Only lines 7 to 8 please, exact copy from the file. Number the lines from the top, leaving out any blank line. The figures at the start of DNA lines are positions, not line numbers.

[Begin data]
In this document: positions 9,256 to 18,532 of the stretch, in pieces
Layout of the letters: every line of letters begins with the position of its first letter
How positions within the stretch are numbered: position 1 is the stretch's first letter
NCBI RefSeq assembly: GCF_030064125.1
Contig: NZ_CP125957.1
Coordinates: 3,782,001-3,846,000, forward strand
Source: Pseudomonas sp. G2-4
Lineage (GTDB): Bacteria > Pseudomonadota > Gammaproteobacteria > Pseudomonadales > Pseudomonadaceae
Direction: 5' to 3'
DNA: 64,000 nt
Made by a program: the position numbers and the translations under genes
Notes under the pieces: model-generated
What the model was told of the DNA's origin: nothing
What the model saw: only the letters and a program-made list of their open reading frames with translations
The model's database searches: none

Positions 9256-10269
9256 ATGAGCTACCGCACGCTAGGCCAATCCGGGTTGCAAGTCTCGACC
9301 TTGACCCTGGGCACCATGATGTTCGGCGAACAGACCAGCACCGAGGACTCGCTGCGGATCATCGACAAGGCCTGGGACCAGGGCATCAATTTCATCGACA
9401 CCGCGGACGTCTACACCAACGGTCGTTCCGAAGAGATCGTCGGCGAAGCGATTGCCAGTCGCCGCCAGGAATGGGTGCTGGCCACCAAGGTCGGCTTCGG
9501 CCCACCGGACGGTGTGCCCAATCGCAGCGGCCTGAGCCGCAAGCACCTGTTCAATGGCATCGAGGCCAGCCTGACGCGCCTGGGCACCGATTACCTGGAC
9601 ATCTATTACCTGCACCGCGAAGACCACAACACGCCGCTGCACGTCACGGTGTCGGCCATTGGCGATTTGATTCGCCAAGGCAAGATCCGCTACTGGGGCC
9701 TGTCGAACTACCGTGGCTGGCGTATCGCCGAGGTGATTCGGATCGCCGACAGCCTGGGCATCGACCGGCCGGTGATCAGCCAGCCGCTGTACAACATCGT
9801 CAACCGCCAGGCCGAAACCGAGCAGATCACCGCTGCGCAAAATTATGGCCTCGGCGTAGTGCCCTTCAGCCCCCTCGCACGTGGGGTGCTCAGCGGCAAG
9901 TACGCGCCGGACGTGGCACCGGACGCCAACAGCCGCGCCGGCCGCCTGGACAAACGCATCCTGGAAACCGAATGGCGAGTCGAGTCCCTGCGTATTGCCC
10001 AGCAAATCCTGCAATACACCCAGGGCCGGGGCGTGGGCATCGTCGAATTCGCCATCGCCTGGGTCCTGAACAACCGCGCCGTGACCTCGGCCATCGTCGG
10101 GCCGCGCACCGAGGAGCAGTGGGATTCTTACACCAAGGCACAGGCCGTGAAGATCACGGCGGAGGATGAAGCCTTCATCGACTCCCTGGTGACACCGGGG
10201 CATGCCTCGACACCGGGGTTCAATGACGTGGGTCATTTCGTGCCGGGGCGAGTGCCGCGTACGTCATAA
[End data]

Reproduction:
Source: Pseudomonas sp. G2-4
Lineage (GTDB): Bacteria > Pseudomonadota > Gammaproteobacteria > Pseudomonadales > Pseudomonadaceae